That worked to a substantial degree, but other things could still make for problems: One was simply the natural dynamic range of music, which can go from dead silence to a full orchestral tutti in an instant, and which unless the recording gain was constantly "ridden" by hand or until the automatic limiter and "variable-pitch" recording (groove spacing that changed automatically with the volume of the signal to be recorded), were invented could still result in distortion or groove-skipping.

 

 

Another thing was AM radio broadcasting. Even today, most new popular music is first heard by people on the radio and AM radio was the first type of music broadcasting that came along. ABove shows the listening of various types of media back in 2017, which has changed quite a bit in only the past five years.

Unlike FM radio, which works be changing (modulating) the frequency of a carrier signal to transmit the music, AM radio works by changing its power level modulating the amplitude of the carrier wave. What that means in practical terms is that as the level of the music gets louder and softer, the transmitted power level gets higher and lower, resulting in the station's broadcast coverage area and the potential number of people who can receive it and hear the music it's playing getting larger and smaller, as well.

 

 

Because the number of people listening is the station's basis for its advertising charges its primary revenue source and because the more people listening to a piece of music, the more people are likely to buy it, both AM stations and popular music artists and producers have, for more than the last hundred years wanted their music played as loud as possible.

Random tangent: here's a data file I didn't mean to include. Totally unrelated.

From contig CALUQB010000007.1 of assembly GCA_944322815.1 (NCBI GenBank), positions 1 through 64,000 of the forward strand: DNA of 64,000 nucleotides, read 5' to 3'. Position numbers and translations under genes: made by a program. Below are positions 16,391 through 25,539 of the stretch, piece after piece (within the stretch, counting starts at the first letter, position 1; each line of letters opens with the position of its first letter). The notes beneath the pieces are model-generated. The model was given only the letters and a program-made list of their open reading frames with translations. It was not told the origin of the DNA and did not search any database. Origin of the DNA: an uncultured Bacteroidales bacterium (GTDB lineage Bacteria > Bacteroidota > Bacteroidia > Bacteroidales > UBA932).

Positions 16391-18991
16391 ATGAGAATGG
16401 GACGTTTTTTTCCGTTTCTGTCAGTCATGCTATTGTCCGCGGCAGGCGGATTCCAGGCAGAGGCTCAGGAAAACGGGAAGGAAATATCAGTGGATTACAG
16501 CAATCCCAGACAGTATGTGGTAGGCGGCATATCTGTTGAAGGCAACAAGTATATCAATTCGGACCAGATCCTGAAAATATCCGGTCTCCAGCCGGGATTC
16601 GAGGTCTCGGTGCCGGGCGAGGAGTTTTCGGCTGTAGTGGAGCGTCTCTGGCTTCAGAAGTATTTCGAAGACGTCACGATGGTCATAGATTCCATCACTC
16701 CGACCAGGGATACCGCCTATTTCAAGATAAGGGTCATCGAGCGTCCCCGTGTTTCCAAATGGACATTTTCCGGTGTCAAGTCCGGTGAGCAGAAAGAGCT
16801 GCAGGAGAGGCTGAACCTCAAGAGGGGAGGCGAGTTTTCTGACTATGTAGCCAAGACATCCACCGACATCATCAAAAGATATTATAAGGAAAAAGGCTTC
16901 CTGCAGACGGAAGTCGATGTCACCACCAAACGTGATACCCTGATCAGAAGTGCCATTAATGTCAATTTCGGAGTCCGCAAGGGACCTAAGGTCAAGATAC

One obvious way to do that is to increase the total power of the radio station's transmitter, but that's subject to FCC (Federal Communications Commission) rules. Another way is to increase the average power output of the transmitter so that it's operating as close as possible to its maximum output level at all times. To do that, more signal processing was added, and not only were music's loudest sounds compressed toward the average level but its quietest sounds were expanded so that the volume level transmitted could always be as near to the limit as possible, maximum broadcast coverage could be maintained, and the largest potential audience would be assured.

That satisfied nearly everybody except for music lovers and audiophiles. A very important part of the vividness and realism of a recording lies in its dynamics. The crash of a cymbal and the "kick" of a kickdrum are thrilling parts of the musical experience and are major reasons why so many people love horn loudspeakers.

Now, though, combining digital recording, the computer, and the internet, more than 60,000 radio stations can present your favorite music on-line, around the world, so the old reasons for signal compression or expansion simply no longer apply, and artists, engineers, and producers can concentrate on their art and on making recordings that don't have to compromise their dynamics in order to ensure the largest possible audience. Hopefully, a new kind of radio will result in new, un-limited, higher fidelity, more dynamic recordings, and even more opportunity for us to...  

 

Enjoy the music!

 

Roger Skoff